Federal notice and pleading rules require the complaint to provide "the defendant notice of what the... claim is and the grounds upon which it rests." Phillips v. Cty. of Allegheny, 515 F.3d 224, 232 (3d Cir. 2008) (quoting Bell Atl. Corp. v. Twombly, 550 U.S. 544, 555 (2007)). To test the sufficiency of the complaint in the face of a Rule 12(b)(6) motion, the court must conduct a three-step inquiry. See Santiago v. Warminster Twp., 629 F.3d 121, 130-31 (3d Cir. 2010). In the first step, "the court must tak[e] note of the elements a plaintiff must plead to state a claim.'" Id . (quoting Ashcroft v. Iqbal, 556 U.S. 662, 675 (2009)). Next, the factual and legal elements of a claim should be separated; well-pleaded facts must be accepted as true, while mere legal conclusions may be disregarded. Id .; see also Fowler v. UPMC Shadyside, 578 F.3d 203, 210-11 (3d Cir. 2009). Once the well-pleaded factual allegations have been isolated, the court must determine whether they are sufficient to show a "plausible claim for relief." Iqbal, 556 U.S. at 679 (citing Twombly, 550 U.S. at 556); Twombly, 550 U.S. at 555 (requiring plaintiffs to allege facts sufficient to "raise a right to relief above the speculative level"). A claim "has facial plausibility when the plaintiff pleads factual content that allows the court to draw the reasonable inference that the defendant is liable for the misconduct alleged." Iqbal, 556 U.S. at 678.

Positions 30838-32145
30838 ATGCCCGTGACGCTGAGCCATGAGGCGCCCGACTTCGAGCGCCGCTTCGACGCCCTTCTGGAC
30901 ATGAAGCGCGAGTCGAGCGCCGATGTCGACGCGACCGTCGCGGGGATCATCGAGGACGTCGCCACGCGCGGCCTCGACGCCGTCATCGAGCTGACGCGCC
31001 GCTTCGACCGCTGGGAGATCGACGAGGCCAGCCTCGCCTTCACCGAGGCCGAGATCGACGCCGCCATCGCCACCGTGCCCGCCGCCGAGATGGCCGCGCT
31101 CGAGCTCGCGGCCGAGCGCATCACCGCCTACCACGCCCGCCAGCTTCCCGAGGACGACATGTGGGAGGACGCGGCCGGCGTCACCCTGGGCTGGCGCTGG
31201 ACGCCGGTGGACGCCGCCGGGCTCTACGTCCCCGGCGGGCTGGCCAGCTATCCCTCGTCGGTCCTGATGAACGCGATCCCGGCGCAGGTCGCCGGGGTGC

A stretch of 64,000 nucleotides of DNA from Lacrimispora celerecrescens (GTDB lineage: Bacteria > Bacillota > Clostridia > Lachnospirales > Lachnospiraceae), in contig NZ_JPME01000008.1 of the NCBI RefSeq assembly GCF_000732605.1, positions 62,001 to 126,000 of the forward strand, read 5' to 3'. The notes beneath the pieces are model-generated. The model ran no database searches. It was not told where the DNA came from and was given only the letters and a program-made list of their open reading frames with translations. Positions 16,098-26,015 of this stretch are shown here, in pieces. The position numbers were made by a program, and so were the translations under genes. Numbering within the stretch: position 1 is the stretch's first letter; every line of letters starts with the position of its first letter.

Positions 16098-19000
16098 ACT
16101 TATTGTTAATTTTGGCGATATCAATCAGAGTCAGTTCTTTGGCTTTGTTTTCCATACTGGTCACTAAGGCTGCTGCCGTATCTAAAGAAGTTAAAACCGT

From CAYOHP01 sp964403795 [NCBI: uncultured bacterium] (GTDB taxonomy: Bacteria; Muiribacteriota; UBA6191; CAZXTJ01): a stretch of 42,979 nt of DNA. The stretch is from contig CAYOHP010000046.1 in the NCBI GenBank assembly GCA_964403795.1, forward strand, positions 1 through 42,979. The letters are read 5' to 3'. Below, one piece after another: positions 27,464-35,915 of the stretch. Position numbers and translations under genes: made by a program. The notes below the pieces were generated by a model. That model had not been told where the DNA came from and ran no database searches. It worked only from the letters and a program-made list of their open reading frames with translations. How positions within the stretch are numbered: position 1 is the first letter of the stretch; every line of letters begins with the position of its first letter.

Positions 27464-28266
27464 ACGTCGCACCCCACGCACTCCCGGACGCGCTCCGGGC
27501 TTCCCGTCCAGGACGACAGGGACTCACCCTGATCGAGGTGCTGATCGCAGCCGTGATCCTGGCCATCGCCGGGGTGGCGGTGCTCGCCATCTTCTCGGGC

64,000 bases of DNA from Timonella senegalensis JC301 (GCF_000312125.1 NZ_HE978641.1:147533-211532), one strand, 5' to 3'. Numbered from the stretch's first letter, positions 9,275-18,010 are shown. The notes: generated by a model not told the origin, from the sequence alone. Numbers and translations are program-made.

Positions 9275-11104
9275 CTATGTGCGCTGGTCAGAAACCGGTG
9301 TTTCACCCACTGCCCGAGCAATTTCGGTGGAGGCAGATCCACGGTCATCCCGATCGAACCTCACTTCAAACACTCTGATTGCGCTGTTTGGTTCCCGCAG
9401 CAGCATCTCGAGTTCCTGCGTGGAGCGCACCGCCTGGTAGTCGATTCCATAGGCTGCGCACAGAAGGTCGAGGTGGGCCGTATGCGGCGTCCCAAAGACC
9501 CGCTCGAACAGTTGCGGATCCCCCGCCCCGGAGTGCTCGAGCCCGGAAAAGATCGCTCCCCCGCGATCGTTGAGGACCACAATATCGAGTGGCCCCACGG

II. Allegations of the Complaint

In December 2012, plaintiff was housed in the Special Management Unit ("SMU") at SCI-Camp Hill. (Doc. 1, ¶ 6). Between December 10, 2012, and December 16, 2012, defendants Taylor, Mihul and Swartz, who "work regularly in the S.M.U. program, " purportedly starved plaintiff and threatened to tamper with his food if he did not denounce his Muslim religion. (Id. at ¶¶ 8-9). This allegedly led to a court order directing him to be force fed from December 24, 2012 to January 4, 2013. (Id.) He consumed his first solid meal on January 4, 2013. (Id. at ¶ 24). The following day, he suffered severe stomach pain and "started spitting up from eating meat." (Id.) He indicates that he "explained to Dr. Voorstead that he cannot eat meat and was allergic to soy. As the meat was causing him sever[e] pain and the soy was causing him to spit up have dirrai [sic] and throat would feel like he can't breath [sic]. Dr. Voorstead never put [him] on a special diet so he would not be subject to these dangers." (Id. at ¶ 25).